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The Buckeye Institute Celebrates Court Wins Protecting First Amendment Rights & Taxpayers

Jul 01, 2021

Columbus, OH – The Buckeye Institute’s position prevailed in two significant court cases, one that protects the privacy and First Amendment rights of individuals who donate to charities and other nonprofit organizations, and another that protects taxpayers and the principle of federalism.

In Ohio v. Yellen, the U.S. District Court for the Southern District of Ohio blocked the Biden Administration’s tax mandate that prohibited states accepting federal COVID relief funds from enacting tax cuts. The decision agrees with The Buckeye Institute’s two briefs (here and here) in the case which argue that the tax mandate is fundamentally unclear and therefore unenforceable and that the treasury secretary cannot fix Congress’s error through regulatory action. The Buckeye Institute’s counsel in this litigation provided the following comments:

“Today’s decision is a victory for federalism and democratic accountability. The idea that the federal government could block states from cutting taxes was always a stretch. The tax mandate is even more problematic, because of its fundamental vagueness on what exactly states are prohibited from doing, which leaves questions of core state power to the whim of federal officials,” said Robert Alt, president and chief executive officer of The Buckeye Institute. “The Buckeye Institute has argued as much from day one, and Judge Cole’s scholarly decision vindicates Buckeye’s approach, Ohio’s wisdom in bringing this challenge, and the right of Ohioans to set their own tax policy free of federal interference.”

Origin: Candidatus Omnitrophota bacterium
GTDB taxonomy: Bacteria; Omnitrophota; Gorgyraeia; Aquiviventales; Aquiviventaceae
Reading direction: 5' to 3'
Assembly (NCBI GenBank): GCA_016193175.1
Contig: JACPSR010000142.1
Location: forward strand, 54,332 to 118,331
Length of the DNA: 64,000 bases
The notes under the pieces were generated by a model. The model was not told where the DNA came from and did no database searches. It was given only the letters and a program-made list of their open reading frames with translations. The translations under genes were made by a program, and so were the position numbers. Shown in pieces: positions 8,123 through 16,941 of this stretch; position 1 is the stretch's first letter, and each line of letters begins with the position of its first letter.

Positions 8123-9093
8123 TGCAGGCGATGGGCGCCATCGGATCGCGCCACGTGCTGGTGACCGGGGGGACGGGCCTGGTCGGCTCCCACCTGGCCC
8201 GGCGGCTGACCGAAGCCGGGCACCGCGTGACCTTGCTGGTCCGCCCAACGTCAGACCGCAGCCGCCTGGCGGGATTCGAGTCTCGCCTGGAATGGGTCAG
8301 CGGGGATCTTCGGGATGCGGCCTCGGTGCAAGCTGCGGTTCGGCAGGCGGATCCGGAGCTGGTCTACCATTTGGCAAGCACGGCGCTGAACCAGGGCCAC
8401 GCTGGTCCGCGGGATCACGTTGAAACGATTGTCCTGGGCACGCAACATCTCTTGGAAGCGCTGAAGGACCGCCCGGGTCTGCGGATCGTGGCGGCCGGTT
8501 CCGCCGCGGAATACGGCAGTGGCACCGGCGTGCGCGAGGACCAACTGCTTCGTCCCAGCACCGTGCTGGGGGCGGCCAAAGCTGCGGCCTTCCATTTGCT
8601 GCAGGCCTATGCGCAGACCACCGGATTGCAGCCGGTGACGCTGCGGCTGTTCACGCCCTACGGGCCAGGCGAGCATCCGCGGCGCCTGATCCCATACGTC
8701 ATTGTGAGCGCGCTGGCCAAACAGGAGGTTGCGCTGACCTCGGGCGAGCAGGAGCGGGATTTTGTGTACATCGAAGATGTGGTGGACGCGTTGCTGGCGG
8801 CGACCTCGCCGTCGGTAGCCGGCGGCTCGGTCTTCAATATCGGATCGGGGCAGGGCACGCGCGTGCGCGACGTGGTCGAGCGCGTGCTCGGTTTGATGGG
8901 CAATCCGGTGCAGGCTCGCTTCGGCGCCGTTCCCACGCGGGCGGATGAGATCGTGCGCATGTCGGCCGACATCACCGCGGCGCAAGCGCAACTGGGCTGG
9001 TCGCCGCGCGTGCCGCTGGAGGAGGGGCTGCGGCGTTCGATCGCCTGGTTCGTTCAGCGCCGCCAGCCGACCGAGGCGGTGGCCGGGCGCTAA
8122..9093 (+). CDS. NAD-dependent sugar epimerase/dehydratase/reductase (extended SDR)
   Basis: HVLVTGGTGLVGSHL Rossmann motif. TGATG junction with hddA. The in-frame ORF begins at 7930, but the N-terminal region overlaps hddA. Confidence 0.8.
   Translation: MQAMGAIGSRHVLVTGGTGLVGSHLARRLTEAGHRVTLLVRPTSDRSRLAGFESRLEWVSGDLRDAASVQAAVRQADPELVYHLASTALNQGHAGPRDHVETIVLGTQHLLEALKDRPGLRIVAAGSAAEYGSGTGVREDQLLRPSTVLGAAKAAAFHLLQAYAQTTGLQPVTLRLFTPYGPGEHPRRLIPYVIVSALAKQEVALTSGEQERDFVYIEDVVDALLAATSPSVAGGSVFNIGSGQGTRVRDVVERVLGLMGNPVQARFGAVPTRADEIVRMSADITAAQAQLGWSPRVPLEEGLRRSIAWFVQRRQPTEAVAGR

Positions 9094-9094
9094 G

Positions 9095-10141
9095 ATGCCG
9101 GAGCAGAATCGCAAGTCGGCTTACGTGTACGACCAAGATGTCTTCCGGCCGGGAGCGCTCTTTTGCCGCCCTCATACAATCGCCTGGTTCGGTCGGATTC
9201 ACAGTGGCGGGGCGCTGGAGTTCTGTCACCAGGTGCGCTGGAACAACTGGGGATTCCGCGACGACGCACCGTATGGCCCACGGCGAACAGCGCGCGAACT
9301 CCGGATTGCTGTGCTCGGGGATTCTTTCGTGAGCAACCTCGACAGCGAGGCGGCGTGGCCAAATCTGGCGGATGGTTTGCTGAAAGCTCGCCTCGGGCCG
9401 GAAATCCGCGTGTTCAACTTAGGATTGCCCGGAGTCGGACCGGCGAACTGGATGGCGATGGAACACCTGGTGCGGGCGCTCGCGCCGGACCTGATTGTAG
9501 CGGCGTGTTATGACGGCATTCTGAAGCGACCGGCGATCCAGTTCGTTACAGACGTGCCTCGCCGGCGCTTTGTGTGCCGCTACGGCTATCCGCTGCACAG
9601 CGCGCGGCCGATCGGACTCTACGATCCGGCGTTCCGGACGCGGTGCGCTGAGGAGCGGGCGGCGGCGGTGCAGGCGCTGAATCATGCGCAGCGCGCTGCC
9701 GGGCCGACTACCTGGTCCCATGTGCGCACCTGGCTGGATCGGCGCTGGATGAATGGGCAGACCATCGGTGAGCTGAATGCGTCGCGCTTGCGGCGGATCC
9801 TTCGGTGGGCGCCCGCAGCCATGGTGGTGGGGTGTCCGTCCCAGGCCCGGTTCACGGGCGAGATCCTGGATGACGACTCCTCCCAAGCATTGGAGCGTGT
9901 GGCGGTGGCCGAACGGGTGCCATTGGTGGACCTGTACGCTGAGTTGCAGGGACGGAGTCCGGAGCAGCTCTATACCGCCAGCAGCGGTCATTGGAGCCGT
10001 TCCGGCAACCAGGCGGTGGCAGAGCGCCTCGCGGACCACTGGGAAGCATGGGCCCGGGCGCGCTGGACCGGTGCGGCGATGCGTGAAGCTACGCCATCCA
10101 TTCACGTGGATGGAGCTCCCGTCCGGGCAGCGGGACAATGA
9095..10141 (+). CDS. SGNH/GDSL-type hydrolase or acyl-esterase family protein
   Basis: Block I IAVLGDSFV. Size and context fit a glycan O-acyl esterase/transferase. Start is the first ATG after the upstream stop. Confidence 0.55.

“If Congress is going to leverage spending to direct state policy, it has to make the terms of the deal crystal clear. The tax mandate is anything but clear, and that’s what dooms it,” said Andrew M. Grossman, partner at Baker & Hostetler LLP. “Today’s decision blocking the tax mandate is a straightforward application of the Supreme Court’s precedent, and it should serve as a model for the other courts considering similar challenges.”

In Americans for Prosperity Foundation v. Bonta and Thomas More Society v. Bonta, the U.S. Supreme Court—as The Buckeye Institute argued it should in its amicus brief—stuck down California’s unlawful collection of the private information of individuals who donate to charities and other nonprofit organizations.

“The Buckeye Institute has fiercely opposed the forced disclosure of people’s names, addresses, and the charities they support. Forcing Americans to disclose their social and political affiliations is clearly unconstitutional, and the government should not be warehousing private information about the causes and organizations Americans support,” said Robert Alt, president and chief executive officer of The Buckeye Institute. “Today’s ruling will prohibit the government from requiring nonprofits to disclose donors’ personal information that, if disclosed, could subject them to threats and harassment.”  

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